Dr. Ryan Stone struggles to survive the unforgiving void of space after her mission goes awry. Photo courtesy of The New Yorker.
CAMERON POWELL | CULTURE REPORTER | email@example.com
Read with caution, spoilers ahead.
Oct. 3 marks the 10-year anniversary of the release of Alfonso Cuarón’s “Gravity”, starring Sandra Bullock and George Clooney. Nearly one year before the release of “Interstellar” and two years before the release of “The Martian”, “Gravity” was released, sparking a revolutionary era of high quality science fiction films unseen since “2001: A Space Odyssey”.
Gravity was released in theaters on Oct. 3, 2013, and was met with high acclaim. It received a 96% on Rotten Tomatoes and a 7.7 on IMDB while also winning a total of seven Oscars in 2014. In a review written for The Guardian, Peter Bradshaw wrote that “‘Gravity” … is a brilliant and inspired movie-cyclorama, requiring neither gravity nor gravitas … [and] is a glorious imaginary creation that engulfs you utterly.” Presently, the film has grossed a total of $748 million ranking it 7th in the box office for suspense films of all time.
“Gravity” follows the story of Dr. Ryan Stone and Lieutenant Matt Kowalski while on a mission to repair the Hubble Space Telescope. However, after a cloud of debris comes in contact with the satellite, Stone and Kowalski are left as the sole survivors of the satellite’s destruction. Their last hope was to reach the International Space Station (ISS); however, Kowalski was lost while both were attempting to grab hold of the ISS, leaving Stone alone.
After boarding the ISS, another mishap leads to the station going up in flames, forcing Stone into a Chinese vessel to escape. She is lost and cannot communicate with her Chinese counterparts, which leads to Stone losing hope as she faces her seemingly imminent death. Stone is only able to regain faith after hallucinating Kowalski’s return. The constantly shifting atmosphere in the film keeps the audience guessing if Stone will survive.
The acclaimed performances by Bullock and Clooney only make it harder for audiences to not get attached to the plot of the film. Bullock and Clooney have a very small amount of time together, but their onscreen chemistry is apparent with each interaction. That chemistry leaves the audience with a sense of dread and despair once the two are separated.
Henry Bickel, a first-year creative media and entertainment major, is interested in technical aspects with film and praises “Gravity’s” use of character development and production.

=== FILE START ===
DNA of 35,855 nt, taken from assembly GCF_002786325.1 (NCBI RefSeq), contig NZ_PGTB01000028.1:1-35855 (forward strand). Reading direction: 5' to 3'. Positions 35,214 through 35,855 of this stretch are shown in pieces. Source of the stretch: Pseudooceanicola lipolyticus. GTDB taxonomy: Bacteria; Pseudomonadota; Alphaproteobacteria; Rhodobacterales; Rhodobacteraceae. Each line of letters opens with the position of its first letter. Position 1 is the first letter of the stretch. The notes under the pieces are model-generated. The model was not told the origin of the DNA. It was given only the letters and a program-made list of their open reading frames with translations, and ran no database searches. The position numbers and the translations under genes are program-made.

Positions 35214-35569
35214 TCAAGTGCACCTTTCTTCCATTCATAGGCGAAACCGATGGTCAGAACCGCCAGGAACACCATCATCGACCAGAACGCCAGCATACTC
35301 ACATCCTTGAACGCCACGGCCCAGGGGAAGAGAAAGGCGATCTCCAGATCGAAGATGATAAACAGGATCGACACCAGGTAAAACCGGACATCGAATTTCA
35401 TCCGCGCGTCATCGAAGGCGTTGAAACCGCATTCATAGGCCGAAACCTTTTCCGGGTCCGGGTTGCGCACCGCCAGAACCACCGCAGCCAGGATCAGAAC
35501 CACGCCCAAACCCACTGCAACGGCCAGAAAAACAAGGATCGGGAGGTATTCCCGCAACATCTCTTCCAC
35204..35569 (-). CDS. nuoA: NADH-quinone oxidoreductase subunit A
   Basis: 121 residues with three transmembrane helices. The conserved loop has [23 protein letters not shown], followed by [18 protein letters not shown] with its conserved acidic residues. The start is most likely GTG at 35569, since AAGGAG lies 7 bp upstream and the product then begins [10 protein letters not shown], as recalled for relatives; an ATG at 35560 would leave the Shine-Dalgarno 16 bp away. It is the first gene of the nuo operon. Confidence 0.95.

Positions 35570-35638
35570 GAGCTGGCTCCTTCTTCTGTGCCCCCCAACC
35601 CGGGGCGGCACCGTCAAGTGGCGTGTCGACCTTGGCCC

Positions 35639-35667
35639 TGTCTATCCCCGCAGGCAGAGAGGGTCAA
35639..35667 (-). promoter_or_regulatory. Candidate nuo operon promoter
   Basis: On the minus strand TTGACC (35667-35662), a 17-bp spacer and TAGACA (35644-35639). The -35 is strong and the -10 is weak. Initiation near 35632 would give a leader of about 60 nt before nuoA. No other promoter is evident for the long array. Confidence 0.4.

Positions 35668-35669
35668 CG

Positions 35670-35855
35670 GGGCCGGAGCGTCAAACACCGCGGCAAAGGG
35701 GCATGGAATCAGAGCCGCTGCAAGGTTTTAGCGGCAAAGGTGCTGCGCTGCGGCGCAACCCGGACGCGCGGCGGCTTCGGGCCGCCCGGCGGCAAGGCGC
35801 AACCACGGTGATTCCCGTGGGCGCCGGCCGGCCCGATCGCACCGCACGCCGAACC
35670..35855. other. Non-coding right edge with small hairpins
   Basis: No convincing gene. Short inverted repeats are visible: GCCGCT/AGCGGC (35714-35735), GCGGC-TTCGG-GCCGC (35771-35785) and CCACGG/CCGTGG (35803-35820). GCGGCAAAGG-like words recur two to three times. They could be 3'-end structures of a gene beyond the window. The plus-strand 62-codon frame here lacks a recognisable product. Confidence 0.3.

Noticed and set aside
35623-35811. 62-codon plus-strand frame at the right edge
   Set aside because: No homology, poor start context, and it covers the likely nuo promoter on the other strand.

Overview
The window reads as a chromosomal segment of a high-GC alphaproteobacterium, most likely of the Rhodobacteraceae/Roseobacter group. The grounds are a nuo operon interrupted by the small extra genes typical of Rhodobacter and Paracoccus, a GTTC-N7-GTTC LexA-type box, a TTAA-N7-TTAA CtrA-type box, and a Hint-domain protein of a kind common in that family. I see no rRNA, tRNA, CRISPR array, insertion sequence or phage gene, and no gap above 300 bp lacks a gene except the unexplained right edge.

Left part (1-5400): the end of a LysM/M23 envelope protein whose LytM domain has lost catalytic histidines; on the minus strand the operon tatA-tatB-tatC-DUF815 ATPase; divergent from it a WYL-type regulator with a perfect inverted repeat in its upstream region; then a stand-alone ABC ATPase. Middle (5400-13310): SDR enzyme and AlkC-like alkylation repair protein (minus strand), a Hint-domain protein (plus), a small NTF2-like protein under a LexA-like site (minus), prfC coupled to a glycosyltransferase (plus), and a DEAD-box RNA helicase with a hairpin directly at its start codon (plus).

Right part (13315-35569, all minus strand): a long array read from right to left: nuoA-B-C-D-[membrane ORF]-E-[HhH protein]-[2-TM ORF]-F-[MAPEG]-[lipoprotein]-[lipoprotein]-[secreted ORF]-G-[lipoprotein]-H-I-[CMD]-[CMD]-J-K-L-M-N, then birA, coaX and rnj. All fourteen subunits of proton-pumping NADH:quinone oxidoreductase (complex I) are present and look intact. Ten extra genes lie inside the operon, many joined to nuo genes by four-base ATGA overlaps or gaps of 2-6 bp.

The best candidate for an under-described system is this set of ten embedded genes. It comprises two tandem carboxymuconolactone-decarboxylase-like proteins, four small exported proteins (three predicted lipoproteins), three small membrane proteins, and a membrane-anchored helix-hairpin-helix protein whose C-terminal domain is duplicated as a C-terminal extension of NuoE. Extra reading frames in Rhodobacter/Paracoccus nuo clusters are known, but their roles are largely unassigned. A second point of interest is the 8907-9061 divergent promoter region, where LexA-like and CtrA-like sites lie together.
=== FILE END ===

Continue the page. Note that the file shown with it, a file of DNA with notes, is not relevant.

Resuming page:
“[‘Gravity’ is] a fantastic example of how to tell a story without just telling a story through dialogue,” Bickel said.
”Gravity” can be interpreted in various ways. The film ends with Stone finally succeeding in her goal to get back home. However, does she truly make it?
The film’s ending is left up to the interpretation of the viewer to speculate whether the end of the film actually happened to the extent shown, according to the “Gravity” Fandom page. Earlier in the film, Kowalski returns to Stone, but it is revealed later that it was a mere hallucination, leaving the exact reality of the film ambiguous and unclear. As a result, the viewer could be left to wonder whether Stone survived or “…rather died in the Soyuz [Capsule] and either hallucinated finding paradise as she passed out, or made it into the afterlife.”
Although the director of the film may not have intended upon the ending containing multiple different interpretations, the idea behind the movie having a somewhat open ending adds character to the film and engages the audience, leading to discussion between fans.
However, “Gravity” also intrigues audiences who view the story from a less plot-driven perspective.
Senior dance arts administration major Olivia Throop commended the film for inspiring her interest in astronomy.
“I really enjoyed ‘Gravity’; it was very shocking, that’s for sure,” Throop said. “There’s a lot of catastrophic things that happen in it. It kind of built up my fear of space just a little bit, but I think it also made me a lot more intrigued about everything that’s going on out there. [The film] made me want to learn more about space and what it’s like to be an astronaut and the dangers of being an astronaut.”
No matter how a viewer approaches the film, “Gravity” still has the ability to create an enjoyable viewing experience for all audiences.
Junior economics major Lauren Crimmins highlighted how the film can attract and entertain individuals from completely different backgrounds beyond the interest of science fiction.
“It was a good movie, and I think it [has] a really good plot,” Crimmins said. “I enjoyed watching it, and I would say to people “watch it if you [are at all interested] because you’ll be wondering, ‘Is she going to make it?'”
As we enter a new era of film focusing on the concept of the multiverse, it is important to recognize and remember the lasting impact that films like “Gravity” had on the evolution of the science fiction genre. “Gravity” introduced special effects and plot development which changed the visual quality of films and the industry itself.